Workers' comp insurance: When is someone a contractor?

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The case of an injured horse trainer sheds light on the differences between independent contractors and employees when it comes to workers' compensation claims.
Close up of horses in a stable.

Usually when we write about workers' compensation audits and lawsuits, it's because employers either purposefully or inadvertently misclassified an employee as an independent contractor. But now the tables have turned in a New Jersey case involving a horse trainer.

According to a report by the National Workers Compensation Defense Network, licensed horse trainer Randolph Perry trained horses for Robert Horowitz Stable at the Meadowlands Race Track. All was well until one day, Perry slipped on an ice patch and sustained a serious injury. He filed a workers' compensation claim against Horowitz, and that's where things got weird.

In a New Jersey workers' compensation case, it's not uncommon for an alleged employer to make the case that the plaintiff is an independent contractor, and that's the defense Horowitz used. Though Perry pointed to instances where Horowitz controlled how his work was done – such as specifying how many miles the horses must run – the court could not overlook the fact that that Perry worked with many different horse owners over his 40-year career.

Here are several other factors that helped the court decide Perry is self-employed:

  • Perry did not receive a W-2 or 1099 from any of the horse owners he worked with
  • He was not paid a specific wage – if Perry needed more money, he would charge accordingly
  • Perry rented stalls directly from the racetrack, which supported an interpretation that Perry was in business for himself and not an employee

This case is the perfect example of a close call: there was evidence to both support and negate Perry's status as an independent contractor. And where does that leave a small business owner who wants to abide by the law and hire contractors? Can you ever be sure that the employment lines aren't getting blurred?

Let's take a look.

Off to the races: The control test and the relative nature of work test

Say you want to hire an independent contractor to help your marketing business churn out some engaging web content for your clients. But you also don't want to run afoul of your state's workers' compensation laws, which require that you insure all your employees. You need to be certain that your contractor is indeed a contractor in the law's eyes, lest you face severe fines and penalties for not having adequate workers' comp coverage.

You're absolutely right to cover your bases. After all, the burden of proving that your contractor is not an employee falls on you. Luckily, there are some tests that can help you determine if a person is an independent contractor.

Control test for independent contractors

If someone who works with your business is an independent contractor, they must:

Control the manner of their work. You can establish deadlines, but you can't tell them how to get that work done.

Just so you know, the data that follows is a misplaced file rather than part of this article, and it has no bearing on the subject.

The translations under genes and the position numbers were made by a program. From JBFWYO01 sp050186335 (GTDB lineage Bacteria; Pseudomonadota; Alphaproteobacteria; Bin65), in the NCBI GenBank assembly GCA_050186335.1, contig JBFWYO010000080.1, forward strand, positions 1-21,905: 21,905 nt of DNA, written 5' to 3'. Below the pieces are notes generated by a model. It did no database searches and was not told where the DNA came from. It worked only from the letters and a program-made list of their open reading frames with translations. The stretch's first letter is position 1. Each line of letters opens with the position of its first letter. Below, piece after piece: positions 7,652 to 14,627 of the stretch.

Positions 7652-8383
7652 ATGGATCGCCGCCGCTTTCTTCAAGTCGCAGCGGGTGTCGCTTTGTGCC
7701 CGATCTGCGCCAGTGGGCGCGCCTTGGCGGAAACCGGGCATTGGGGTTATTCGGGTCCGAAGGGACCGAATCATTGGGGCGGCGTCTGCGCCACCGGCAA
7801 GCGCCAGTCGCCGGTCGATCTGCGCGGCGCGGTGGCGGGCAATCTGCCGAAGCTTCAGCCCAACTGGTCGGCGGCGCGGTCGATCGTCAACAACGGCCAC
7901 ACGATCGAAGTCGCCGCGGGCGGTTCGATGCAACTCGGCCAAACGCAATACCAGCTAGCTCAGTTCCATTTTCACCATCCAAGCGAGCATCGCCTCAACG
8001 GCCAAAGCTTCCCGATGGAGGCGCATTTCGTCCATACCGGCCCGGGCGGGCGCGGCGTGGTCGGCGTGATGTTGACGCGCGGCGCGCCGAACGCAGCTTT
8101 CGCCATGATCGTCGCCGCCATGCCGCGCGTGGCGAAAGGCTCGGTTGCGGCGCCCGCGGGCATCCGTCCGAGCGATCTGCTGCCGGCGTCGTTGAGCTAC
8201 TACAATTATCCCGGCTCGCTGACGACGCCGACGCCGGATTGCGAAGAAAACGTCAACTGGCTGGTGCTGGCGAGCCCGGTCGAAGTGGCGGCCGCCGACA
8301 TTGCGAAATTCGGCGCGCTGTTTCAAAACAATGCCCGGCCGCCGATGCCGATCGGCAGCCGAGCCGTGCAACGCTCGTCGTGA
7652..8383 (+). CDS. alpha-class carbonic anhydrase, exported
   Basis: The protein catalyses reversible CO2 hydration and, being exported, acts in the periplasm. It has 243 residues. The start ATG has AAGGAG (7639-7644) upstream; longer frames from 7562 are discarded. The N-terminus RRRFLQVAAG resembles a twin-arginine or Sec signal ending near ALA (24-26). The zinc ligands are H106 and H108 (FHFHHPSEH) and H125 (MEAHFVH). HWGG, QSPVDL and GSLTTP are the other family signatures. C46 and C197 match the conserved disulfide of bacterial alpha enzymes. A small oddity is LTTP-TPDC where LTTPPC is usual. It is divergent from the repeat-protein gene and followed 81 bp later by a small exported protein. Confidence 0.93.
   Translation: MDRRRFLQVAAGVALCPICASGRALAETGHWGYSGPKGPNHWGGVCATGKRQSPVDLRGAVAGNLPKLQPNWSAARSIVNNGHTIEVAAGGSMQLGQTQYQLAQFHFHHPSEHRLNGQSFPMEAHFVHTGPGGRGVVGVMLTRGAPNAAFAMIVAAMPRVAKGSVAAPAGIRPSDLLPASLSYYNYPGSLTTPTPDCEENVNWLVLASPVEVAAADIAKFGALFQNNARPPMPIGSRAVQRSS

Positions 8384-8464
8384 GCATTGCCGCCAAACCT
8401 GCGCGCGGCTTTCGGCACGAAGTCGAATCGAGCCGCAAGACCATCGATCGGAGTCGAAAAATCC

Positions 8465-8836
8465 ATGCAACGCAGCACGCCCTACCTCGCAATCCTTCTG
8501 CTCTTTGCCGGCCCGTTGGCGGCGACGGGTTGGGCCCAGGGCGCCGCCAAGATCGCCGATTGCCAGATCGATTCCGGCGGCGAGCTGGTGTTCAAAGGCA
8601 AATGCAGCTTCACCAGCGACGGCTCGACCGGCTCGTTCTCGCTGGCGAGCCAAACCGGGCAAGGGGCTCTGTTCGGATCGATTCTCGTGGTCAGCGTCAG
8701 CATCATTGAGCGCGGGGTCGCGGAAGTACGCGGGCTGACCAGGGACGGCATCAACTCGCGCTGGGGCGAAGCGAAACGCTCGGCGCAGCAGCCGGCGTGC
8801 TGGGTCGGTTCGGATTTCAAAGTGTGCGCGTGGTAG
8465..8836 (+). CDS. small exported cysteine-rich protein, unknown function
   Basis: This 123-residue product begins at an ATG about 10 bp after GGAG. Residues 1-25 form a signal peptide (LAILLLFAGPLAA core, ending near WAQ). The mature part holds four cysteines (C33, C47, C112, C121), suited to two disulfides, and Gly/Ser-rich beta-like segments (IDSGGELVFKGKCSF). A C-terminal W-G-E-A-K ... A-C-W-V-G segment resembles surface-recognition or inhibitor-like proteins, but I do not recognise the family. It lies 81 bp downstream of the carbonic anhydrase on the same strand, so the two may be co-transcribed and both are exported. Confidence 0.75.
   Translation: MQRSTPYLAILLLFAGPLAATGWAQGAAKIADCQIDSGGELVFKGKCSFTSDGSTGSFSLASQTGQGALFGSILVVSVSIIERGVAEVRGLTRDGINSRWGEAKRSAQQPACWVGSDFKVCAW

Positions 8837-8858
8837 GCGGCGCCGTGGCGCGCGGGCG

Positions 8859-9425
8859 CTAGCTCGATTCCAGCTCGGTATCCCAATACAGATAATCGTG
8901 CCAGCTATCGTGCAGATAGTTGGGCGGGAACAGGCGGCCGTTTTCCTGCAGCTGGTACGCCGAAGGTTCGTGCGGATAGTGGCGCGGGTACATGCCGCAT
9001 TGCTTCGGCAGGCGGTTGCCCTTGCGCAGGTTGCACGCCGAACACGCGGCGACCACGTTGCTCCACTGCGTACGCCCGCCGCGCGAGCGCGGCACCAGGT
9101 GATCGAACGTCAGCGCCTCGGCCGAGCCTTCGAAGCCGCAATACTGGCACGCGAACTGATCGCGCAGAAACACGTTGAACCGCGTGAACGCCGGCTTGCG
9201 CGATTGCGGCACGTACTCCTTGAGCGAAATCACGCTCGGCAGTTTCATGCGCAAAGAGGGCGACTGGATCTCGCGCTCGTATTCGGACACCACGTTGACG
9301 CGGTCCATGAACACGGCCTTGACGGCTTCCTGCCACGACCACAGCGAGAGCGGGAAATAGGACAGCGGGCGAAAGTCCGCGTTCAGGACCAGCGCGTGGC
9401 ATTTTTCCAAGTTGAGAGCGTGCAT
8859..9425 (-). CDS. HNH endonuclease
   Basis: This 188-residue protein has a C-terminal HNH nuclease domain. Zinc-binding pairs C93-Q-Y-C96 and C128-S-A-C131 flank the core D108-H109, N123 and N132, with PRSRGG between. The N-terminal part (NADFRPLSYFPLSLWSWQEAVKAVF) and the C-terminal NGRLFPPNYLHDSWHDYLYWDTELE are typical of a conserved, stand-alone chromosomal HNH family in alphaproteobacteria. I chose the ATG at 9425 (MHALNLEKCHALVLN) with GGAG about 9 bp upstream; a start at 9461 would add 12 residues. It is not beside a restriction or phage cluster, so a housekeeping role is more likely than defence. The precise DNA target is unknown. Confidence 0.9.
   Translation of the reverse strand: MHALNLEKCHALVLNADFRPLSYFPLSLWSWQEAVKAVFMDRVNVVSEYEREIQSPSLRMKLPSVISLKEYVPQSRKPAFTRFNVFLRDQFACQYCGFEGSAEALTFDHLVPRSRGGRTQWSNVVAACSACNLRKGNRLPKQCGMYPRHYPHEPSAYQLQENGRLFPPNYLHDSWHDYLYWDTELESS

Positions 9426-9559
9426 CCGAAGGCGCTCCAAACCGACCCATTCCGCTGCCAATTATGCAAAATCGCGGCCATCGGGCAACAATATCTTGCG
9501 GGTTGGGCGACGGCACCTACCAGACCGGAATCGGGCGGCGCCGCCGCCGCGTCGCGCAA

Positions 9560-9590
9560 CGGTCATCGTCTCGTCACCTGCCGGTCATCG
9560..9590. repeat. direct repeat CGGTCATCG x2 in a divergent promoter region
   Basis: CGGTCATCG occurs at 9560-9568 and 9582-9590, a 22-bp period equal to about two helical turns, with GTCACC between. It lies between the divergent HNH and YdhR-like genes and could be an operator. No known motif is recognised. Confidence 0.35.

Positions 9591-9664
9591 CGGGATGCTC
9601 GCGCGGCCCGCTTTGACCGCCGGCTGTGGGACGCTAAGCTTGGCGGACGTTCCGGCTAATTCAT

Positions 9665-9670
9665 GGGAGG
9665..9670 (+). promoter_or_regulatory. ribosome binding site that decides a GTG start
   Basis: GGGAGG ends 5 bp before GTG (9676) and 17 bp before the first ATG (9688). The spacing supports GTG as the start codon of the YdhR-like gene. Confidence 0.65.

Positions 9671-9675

Use their own tools and equipment to complete their work. In the case of your hypothetical copywriter, that means the writer should have their own laptop or computer, word-processing software, and Internet service.

Have the ability to earn a living by working for other businesses. When it comes to compensation, you should not withhold taxes or offer benefits – those are trademarks of an employee relationship.

Work whatever hours they please, so long as they meet their deadlines.

The relative nature of the work test

If your business depends on your contractor's work and skills to keep the business afloat, you might be in hot water. What the contractor does, the level of skill involved in their work, and whether their work can be done independently affects their worker status. Typically, if the contractor does long-term, continuous work for your business alone, that evidence may be enough to convince a court that you misclassified the worker as an independent contractor when the nature of their work aligns with that of an employee.

To learn more, read the IRS article, "Independent contractor (self-employed) or employee?"

Quick tips for small business owners hiring independent contractors

Here are some helpful tips if you want to hire some contractors and avoid worker misclassification issues:

Give your contractor room to be a contractor

Sure, you can establish project parameters and deadlines, but you can't define the manner in which the contractor does their work. In the case of the horse trainer, for example, you can require that the horses be trained, but you can't specify how the trainer should accomplish that end (e.g., come in every weekday from this time to that time). On that note, your contractor should have enough time and flexibility to work for other businesses to earn their living.

Be careful with the financial side of the relationship

Require that the contractor submit an invoice for their completed work. If you put contractors on your payroll, it supports the case that they are employees rather than independent business entities. As a payer and not an employer, you shouldn't reimburse contractors for tools or supplies.

Don't offer employee benefits

Think of independent contractors as their own boss. You shouldn't offer them pension plans, insurance, and vacation pay – they are small business owners and can handle that themselves.

Think about why you want to hire the contractor

If you're hoping this worker can fill a key role in your business, you should hire an employee instead. A contractor's work should be more supplementary than primary. And if the work you need done doesn't have a definitive end date, it may be a sign that an employee might be a better fit for your needs.

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